Covid passes now obligatory in cinemas and theatres to allow venues operate at higher capacity
The Cabinet has agreed to introduce a midnight curfew for the hospitality sector.
The new rule will means restaurants, bars and nightclubs will be forced to close at midnight from Thursday.
People will also be urged to work from homes again unless it is necessary for them to go to offices or other workplaces.
Covid-19 passes will be required for cinemas and theatres on a statutory. They will not be extended to gyms and hair salons.
Household close contacts, even if vaccinated, will have to restrict movements for five days pending the outcome of three antigen tests.
Ministers are concerned more restrictions will be needed if the measures introduced today do not reduce transmission.
This comes as there were 4,407 new cases confirmed by the Department of Health this evening.
There are 614 people in hospital with the virus, of which 114 are in ICU.
Ireland’s 14-day incidence is now at 1,146 cases per 100,000 people, the highest it has been since January. Chief Medical Officer Dr Tony Holohan said he expects this figure to increase further in the coming days.
“In the last 14 days, we have been notified of almost 55,000 cases of Covid-19.
“This case level is unsustainable. When incidence of disease is as high as this, we must all act as though we are close contacts and as though we are at risk of transmitting the virus to others,” Dr Holohan said.
The CMO called on people to “prioritise who you meet” and to reduce your social contacts if you are in line to receive a booster vaccine soon.
The move on closing time will be another blow to the hospitality sector, who have only returned to normal since the October bank holiday weekend.
Nightclubs reopened after almost 18 months of closures.
It has also emerged that TDs and senators now cannot bring guests into their Leinster House restaurant until after Christmas due to the Covid-19 surge.
Last week, TDs and senators were told their members’ restaurant was reopening for visitors from the middle of November.
The restaurant had been closed for guests due to the pandemic as the visitors to Leinster House were curtailed.
Now they have got an email saying the members’ restaurant reopening to visitors has been deferred until after Christmas.
The Government is set to decide what protocols are in place for pods in schools on antigen tests.
Antigen tests are to be introduced in schools to test asymptomatic children who are close contacts of confirmed cases of Covid-19.
The Government is planning a major roll-out of rapid testing to tackle the spread of the virus.
Central to the plan will be rolling out the tests in secondary and primary schools for pupils who have come in contact with classmates who tested positive for Covid-19.
A pupil who tests positive after an antigen test will also be required to undergo a PCR test.
Any pupil displaying symptoms of Covid-19 will be required to get a PCR test rather than an antigen test.
Health Minister Stephen Donnelly will also outline plans to subsidise the cost of antigen tests to encourage people to use them.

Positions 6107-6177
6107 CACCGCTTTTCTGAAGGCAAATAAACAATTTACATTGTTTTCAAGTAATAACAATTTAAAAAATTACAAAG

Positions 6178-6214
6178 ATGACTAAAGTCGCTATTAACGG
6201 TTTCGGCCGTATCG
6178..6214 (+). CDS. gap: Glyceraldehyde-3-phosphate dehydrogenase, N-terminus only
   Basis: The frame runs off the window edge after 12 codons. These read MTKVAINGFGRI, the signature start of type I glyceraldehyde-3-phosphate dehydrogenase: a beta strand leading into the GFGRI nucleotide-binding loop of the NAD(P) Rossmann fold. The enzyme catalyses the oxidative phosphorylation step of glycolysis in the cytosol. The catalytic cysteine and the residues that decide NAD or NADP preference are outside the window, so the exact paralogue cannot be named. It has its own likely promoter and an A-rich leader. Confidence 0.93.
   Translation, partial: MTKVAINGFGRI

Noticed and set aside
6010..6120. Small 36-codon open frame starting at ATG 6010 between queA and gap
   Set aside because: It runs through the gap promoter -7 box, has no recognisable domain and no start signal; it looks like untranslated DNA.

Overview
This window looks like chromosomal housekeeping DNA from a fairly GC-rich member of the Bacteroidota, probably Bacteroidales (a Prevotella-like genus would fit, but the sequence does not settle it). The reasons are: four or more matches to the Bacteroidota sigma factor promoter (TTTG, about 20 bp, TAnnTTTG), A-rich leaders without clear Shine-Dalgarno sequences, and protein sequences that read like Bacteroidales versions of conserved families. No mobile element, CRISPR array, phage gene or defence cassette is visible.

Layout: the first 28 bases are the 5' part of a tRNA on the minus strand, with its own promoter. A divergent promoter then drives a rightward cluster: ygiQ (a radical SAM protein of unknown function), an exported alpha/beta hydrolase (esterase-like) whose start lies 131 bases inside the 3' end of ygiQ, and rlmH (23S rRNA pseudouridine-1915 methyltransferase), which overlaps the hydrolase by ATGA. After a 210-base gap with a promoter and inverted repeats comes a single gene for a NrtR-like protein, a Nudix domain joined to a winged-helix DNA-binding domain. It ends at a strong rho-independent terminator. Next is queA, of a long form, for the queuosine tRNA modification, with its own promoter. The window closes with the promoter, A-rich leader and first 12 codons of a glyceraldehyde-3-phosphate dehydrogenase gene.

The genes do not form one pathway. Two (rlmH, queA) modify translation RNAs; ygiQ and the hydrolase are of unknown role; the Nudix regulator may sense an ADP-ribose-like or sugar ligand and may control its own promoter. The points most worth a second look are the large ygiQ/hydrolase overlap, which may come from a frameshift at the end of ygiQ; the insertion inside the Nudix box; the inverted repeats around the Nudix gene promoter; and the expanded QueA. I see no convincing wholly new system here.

Nphet’s Irish Epidemiological Modelling Advisory Group head Professor Philip Nolan last night gave updated modelling to the Cabinet committee on Covid-19.
A Government source said the peak of the wave is further away than first anticipated, and high case numbers will continue to be recorded over the coming weeks.
Speaking ahead of the meeting, Mr Donnelly said the numbers of positive cases, as well as patients in hospital and ICU with Covid-19, are set to rise in the coming weeks.
Meanwhile, Covid-19 passes will be required for cinemas and theatres.
But the Cabinet Committee on Covid-19 decided against extending them to gyms, hairdressers and barbers.
Ministers were told this morning the passes will be extended to cinemas and theatres to allow them operate at a higher capacity.
The Government’s Senior Officials Groups is examining the impact of the booster campaign on the use of Covid passes.
Fine Gael's leader in the Seanad Regina Doherty had said she does not think she could support an extension of the Covid-19 vaccination passes to gyms, hairdressers, and other services.
The former social protection minister said there is "absolutely no need for me to have a vaccine pass to go into my hairdressers" and that she does not think she could "genuinely support an extension because it is a discriminatory process".
Ms Doherty made the comments in an interview with Dublin City FM on Sunday. Speaking to Independent.ie today, she said the Government should focus on the roll-out of the booster programme, wider use of antigen testing and addressing vaccine hesitancy.
"We were assured when they were introduced that they were a temporary measure to get hospitality open and that we wouldn’t follow Israel’s example of extending as a tool to influence vaccine take-up," the senator said.
"We should be, as a priority rolling out boosters, using antigen tests as a common tools for infection control and trying to find out why so many people are reluctant to take a vaccine and address those issues rather than curbing people's freedoms any further."
New modelling shows a worst case scenario could see 500 people being admitted to intensive care units.